Stock futures sink as traders brace for wild ride


U.S. stock futures were lower this morning, after Wall Street broke a three-session winning streak Thursday. The S&P 500 led the way to the downside, which more than wiped out Wednesday's post-Fed rate hike rally. The index was back with the Dow in the red for the year. (CNBC)

The S&P and the Dow were still higher on the week heading into today's session, which brings the prospect for greater volatility and volume on the final Friday of the year for quadruple witching expiration of stock and index options and stock and index futures. (CNBC)

U.S. oil prices were lower this morning, after losing 1.6 percent Thursday and settling at their lowest levels since February 2009. Meanwhile, natural gas prices were plummeting again this morning, after dropping nearly 2 percent Thursday to their lowest levels since March 1999. (Reuters)

Gold prices were getting a bit of a bounce this morning, after suffering a 2.5 percent slide Thursday to their lowest levels since February 2010. Recent dollar strength following the Fed interest rate hike continued to pressure commodities. (Reuters)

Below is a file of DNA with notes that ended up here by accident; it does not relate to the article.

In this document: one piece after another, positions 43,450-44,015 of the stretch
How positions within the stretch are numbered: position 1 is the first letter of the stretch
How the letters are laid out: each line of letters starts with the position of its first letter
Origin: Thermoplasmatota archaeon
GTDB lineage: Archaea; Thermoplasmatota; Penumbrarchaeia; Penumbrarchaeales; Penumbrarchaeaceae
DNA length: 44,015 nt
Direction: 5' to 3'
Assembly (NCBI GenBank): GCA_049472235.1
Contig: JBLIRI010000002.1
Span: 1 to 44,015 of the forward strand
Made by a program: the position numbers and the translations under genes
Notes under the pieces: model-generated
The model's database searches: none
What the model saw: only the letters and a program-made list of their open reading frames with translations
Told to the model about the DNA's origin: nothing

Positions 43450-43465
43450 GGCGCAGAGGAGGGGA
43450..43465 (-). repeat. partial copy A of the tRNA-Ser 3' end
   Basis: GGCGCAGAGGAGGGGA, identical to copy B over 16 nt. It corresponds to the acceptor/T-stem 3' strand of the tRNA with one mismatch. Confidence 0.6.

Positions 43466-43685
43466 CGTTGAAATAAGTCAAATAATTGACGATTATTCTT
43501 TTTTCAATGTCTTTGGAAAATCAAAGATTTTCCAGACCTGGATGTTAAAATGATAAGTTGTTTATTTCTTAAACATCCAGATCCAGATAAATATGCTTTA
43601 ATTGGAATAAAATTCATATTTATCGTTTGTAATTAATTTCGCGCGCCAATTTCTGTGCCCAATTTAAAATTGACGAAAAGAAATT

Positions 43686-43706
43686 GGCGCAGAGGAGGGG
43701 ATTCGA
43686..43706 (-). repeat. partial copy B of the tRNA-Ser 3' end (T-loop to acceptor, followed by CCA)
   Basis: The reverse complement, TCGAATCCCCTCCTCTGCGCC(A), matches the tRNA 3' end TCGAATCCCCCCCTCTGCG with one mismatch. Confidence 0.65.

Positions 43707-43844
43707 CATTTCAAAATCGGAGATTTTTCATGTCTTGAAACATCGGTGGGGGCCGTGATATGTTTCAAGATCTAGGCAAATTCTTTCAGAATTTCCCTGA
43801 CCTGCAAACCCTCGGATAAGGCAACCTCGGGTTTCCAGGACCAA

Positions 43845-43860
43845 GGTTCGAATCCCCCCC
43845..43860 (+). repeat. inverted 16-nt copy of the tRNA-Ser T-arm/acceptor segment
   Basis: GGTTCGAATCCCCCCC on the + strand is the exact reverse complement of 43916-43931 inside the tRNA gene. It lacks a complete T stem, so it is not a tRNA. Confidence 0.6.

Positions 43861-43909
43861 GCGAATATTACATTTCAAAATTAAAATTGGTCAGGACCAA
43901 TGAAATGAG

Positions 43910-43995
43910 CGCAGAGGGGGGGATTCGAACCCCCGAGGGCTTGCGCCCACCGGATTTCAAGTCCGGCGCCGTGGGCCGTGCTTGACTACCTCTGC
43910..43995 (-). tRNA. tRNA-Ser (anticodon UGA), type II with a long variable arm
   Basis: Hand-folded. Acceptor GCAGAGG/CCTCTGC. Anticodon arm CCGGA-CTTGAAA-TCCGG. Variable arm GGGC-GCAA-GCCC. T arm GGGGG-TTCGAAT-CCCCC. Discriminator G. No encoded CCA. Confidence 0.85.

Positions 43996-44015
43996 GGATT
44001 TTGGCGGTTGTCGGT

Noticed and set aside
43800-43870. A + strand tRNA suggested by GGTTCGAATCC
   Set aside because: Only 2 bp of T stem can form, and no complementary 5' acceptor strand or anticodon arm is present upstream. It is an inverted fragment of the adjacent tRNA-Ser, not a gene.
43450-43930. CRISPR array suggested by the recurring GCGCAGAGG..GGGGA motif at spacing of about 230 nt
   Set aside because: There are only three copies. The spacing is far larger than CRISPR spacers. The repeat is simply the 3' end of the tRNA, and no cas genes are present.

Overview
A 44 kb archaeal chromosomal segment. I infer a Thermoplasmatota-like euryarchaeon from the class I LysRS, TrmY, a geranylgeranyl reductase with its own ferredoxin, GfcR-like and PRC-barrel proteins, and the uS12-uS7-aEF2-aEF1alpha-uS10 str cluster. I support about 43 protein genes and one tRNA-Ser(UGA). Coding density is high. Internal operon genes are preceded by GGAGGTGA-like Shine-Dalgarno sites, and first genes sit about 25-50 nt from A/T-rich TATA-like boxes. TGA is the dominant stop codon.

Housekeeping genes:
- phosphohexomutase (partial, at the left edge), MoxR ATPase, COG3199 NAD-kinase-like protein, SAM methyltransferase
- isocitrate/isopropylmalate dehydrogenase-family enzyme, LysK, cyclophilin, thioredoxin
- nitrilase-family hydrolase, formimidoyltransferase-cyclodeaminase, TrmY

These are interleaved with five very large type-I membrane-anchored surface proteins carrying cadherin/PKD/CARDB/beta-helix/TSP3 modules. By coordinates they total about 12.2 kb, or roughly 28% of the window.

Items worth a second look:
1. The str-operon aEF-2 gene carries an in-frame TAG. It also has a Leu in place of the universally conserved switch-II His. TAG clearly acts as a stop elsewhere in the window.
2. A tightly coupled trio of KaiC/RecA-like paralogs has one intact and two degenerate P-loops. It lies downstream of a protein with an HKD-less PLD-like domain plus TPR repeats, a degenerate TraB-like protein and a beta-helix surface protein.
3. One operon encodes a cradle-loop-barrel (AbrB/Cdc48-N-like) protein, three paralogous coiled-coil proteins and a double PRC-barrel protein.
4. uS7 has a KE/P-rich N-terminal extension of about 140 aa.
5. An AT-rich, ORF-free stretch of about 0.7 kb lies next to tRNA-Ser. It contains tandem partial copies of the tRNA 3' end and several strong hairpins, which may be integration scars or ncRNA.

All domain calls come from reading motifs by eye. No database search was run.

The Bank of Japan surprised markets today by announcing plans to increase purchases of ETFs and lengthening the maturity of bonds it's purchasing. The Nikkei stock index got a pop on the news, but ended nearly 2 percent lower on the session. (CNBC)

Las Vegas Sands (LVS) CEO Sheldon Adelson said a long-term slide in the Macau gaming market is nearing a bottom and a turnaround is likely next year. Meanwhile, Adelson, a major GOP donor, said he's still undecided on which presidential candidate to support. (Reuters)

Apple (AAPL) is set to launch its Apple Pay service in China as early as next year, in partnership with a state-controlled payment firm, despite intense competition from companies like Alibaba (BABA). (Reuters)

Yahoo (YHOO) has reportedly been pushing away parties interested in buying the company. The CFO has been approached at least six times recently, and that activist investors are unhappy, the New York Post reported.

Amazon (AMZN) is in talks to lease 20 Boeing jets in a test of a possible air cargo business. The online retailer wants to build out its own cargo operation to avoid delays from delivery services. (Seattle Times)

Allstate (ALL) is testing drone flights to evaluate property insurance claims, saying unmanned aircraft could help especially in situations where physical access could be limited. (Reuters)

Procter & Gamble (PG) unit Gillette is suing Dollar Shave Club for patent infringement. The online shaving subscription service has rapidly gained market share over the past three years. (AP)

Martin Shkreli, a lightning rod for growing outrage over soaring prescription drug prices, has been released on $5 million bond, after being arrested in connection with his previous business dealings. (Reuters)

President Barack Obama is set to visit San Bernardino today to meet privately with the families of the victims. Meanwhile, a neighbor and friend of the shooters has been arrested on terror charges. (NY Times)